SUNRISE, Fla. — Connor Bedard is fantastic. The Blackhawks, on the whole, are subpar.
Neither of those two statements are new realizations, and the abundant confirmations of both provided during the Hawks’ 4-3 loss to the Panthers on Sunday don’t really change anything.
But it is becoming increasingly apparent, as Sunday showed, that Bedard is already dominant enough to singlehandedly make up for the rest of the team’s deficiencies on many nights. He is as good as the Hawks are bad, and that is a new realization.
“I’ve played with a couple [stars] like that. You call them ‘game-breakers,’” veteran forward Nick Foligno said. “They either win you the game or they keep you in a game — like tonight, where maybe we didn’t deserve that, but he’s able to do it.
“You can see the game is starting to slow down for him, which is scary.”
Both of Bedard’s goals Sunday — giving him four goals in two games on this Florida road trip and eight goals in eight games dating back to Oct. 21 — were instant highlights, as fans have probably come to expect.
On the first, he caught Panthers forward Kevin Stenlund by surprise, lifting his stick to steal the puck. Then, before anyone else processed what had happened, he roofed a shot over Sergei Bobrovsky’s shoulder from a tight angle along the goal line.
“I got the puck and saw [Bobrovsky] was kind of crouching down, maybe [going for] a poke-check,” Bedard said. “[I] just tried to elevate it quick. It was nice it went in.”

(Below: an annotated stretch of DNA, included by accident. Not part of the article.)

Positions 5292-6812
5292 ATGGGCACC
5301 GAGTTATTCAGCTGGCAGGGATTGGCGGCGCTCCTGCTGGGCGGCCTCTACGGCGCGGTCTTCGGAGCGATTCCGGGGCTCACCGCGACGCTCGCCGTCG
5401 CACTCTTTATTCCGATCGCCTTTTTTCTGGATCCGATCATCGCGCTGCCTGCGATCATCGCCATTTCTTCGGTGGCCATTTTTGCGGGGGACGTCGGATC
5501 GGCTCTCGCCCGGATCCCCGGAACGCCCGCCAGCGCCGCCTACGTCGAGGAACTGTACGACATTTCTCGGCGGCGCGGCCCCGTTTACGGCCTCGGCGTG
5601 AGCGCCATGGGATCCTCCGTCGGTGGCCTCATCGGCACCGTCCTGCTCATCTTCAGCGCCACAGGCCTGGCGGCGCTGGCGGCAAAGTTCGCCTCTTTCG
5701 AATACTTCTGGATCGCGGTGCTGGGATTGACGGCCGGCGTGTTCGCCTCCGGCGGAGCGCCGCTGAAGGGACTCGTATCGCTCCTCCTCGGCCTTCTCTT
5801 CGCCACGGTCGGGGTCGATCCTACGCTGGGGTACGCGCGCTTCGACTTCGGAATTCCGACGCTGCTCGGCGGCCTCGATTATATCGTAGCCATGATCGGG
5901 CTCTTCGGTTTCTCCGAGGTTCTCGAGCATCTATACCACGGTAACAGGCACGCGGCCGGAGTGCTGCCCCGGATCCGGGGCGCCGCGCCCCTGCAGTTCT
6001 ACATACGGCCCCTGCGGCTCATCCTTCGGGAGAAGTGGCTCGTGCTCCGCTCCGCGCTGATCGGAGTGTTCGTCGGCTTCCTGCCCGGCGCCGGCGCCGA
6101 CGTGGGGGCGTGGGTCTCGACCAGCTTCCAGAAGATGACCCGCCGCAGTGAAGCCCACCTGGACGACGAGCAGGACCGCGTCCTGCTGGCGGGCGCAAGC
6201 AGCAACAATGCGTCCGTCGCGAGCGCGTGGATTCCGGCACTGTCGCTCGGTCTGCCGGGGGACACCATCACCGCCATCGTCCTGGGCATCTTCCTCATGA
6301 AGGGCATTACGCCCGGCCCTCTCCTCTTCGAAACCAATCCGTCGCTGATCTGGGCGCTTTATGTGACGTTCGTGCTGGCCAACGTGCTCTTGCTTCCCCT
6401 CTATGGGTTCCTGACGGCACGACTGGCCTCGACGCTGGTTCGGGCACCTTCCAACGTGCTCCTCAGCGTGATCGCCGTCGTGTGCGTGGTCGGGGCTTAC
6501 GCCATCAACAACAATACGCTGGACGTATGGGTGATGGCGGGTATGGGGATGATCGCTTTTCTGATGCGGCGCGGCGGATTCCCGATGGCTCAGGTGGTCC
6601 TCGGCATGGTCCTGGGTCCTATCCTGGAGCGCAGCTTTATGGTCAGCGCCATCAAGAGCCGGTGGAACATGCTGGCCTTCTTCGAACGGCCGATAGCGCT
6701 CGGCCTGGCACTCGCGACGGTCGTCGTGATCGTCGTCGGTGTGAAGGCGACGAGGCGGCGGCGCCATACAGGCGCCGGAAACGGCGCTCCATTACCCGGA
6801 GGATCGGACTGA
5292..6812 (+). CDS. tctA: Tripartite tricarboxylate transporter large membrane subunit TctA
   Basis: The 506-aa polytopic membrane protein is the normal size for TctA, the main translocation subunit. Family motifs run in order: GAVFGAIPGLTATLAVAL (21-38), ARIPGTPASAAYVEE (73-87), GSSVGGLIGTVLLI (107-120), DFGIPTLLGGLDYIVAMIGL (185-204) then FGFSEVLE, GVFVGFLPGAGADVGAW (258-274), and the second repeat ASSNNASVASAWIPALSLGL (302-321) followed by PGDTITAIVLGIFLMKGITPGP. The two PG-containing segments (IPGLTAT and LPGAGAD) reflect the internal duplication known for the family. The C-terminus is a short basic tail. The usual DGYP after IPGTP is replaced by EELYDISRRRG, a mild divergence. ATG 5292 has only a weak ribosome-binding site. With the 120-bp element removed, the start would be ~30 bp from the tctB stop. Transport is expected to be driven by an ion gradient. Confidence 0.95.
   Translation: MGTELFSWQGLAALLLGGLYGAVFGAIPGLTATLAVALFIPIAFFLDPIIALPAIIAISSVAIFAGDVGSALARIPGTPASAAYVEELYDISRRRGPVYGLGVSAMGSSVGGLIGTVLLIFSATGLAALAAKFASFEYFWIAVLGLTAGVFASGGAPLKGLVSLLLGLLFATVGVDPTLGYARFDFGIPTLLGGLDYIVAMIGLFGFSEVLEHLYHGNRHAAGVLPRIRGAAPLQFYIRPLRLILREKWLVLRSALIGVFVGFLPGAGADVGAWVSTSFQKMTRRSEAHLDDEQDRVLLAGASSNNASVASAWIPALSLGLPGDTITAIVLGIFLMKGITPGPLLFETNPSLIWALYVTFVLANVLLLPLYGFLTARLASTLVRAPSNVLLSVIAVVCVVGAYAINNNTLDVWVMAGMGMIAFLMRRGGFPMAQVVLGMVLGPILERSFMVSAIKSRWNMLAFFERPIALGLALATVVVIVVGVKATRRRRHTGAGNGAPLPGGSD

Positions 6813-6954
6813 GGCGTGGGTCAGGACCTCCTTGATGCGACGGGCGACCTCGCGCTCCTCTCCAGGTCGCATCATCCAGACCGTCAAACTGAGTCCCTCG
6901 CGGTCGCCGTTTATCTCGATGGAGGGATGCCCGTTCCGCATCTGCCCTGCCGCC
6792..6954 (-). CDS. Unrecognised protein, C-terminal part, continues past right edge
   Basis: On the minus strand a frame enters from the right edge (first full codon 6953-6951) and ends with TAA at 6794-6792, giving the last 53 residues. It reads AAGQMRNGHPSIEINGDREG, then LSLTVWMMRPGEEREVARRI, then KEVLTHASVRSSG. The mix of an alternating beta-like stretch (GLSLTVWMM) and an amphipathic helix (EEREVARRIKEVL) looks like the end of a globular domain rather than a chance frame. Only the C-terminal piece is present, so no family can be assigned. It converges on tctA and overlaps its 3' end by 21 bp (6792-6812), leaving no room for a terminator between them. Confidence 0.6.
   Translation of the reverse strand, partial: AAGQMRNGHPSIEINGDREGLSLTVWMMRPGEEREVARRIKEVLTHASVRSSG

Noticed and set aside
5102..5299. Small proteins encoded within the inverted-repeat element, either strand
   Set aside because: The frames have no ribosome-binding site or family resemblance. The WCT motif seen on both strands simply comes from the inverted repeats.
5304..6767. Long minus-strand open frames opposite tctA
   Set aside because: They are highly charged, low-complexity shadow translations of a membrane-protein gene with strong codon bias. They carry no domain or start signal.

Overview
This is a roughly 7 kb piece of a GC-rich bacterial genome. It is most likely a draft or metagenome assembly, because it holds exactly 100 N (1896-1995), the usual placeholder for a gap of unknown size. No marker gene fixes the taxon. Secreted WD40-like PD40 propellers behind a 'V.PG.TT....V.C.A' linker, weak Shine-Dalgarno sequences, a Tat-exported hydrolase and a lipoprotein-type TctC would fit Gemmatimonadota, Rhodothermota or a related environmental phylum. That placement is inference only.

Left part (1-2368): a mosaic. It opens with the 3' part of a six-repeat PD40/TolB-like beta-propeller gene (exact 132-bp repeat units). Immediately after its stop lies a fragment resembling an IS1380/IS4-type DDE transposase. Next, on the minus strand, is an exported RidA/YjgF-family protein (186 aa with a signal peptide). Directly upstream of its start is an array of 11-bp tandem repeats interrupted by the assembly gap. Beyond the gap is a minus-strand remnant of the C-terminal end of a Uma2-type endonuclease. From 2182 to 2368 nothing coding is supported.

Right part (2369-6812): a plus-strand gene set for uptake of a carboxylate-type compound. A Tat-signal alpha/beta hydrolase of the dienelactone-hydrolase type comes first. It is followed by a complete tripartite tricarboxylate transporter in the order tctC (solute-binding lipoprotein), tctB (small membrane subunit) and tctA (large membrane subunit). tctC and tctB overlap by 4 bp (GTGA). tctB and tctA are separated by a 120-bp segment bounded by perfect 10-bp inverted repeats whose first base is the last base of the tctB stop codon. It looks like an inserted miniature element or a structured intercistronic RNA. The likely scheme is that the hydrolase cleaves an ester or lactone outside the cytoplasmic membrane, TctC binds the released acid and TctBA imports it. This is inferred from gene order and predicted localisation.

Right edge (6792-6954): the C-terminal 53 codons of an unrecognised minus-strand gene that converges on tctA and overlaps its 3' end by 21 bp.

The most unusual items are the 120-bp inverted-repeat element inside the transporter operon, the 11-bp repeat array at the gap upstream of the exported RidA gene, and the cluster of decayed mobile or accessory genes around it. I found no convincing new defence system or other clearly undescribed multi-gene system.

Foligno noted that most NHL players, after stealing the puck, would’ve instead circled the net and looked for a teammate to pass to. Bedard’s instinct to glance at the net first exemplified his hockey IQ.
On the second goal, after Seth Jones sent the puck up the boards into the neutral zone, Bedard grabbed it in stride while racing down the left wing, curled toward the net late, evaded a real poke-check by Panthers defenseman Oliver Ekman-Larsson and picked the far bottom corner on Bobrovsky.
Both goals temporarily tied the game as the Hawks battled back from 1-0, 2-1 and 3-2 deficits, but they weren’t able to do so for a fourth time after Carter Verhaeghe gave the Panthers their ultimately decisive 4-3 lead early in the third period.
And, as the Hawks acknowledged after the game, the Panthers earned that lead and that victory.
They hounded the Hawks on the forecheck, preventing them from cleanly exiting their defensive zone more than a handful of times. Their power play was far more threatening than the Hawks’. They finished with a lopsided 31-11 advantage in scoring chances, per Natural Stat Trick. Even Bedard was swamped statistically; the Panthers held a 15-3 scoring-chance advantage during his five-on-five ice time.
What Bedard has proven he can do, however, is magically transform nondescript moments into scoring chances and transform run-of-the-mill scoring chances into high-danger scoring chances.
His skill can overcome the odds and equalize the numbers. The Hawks might be able to survive allowing three chances for every one they generate if it’s Bedard generating that one chance.
And a sizable portion of the time, it is him. He now boasts 55 individual scoring chances on the year; no other Hawk has more than 29. He also boasts 5.38 individual expected goals — easily exceeding second-place Tyler Johnson’s 3.75 — and even that number might underestimate things, considering his otherworldly shooting ability. After all, he now has put nine actual goals on the board.
His game-breaking ability wasn’t enough to get the Hawks a win Sunday, although it was enough to keep them competitive in what easily could’ve been a blowout.
Over the course of 82 games, though, he appears destined to pilfer quite a few questionable wins for this otherwise overmatched Hawks club.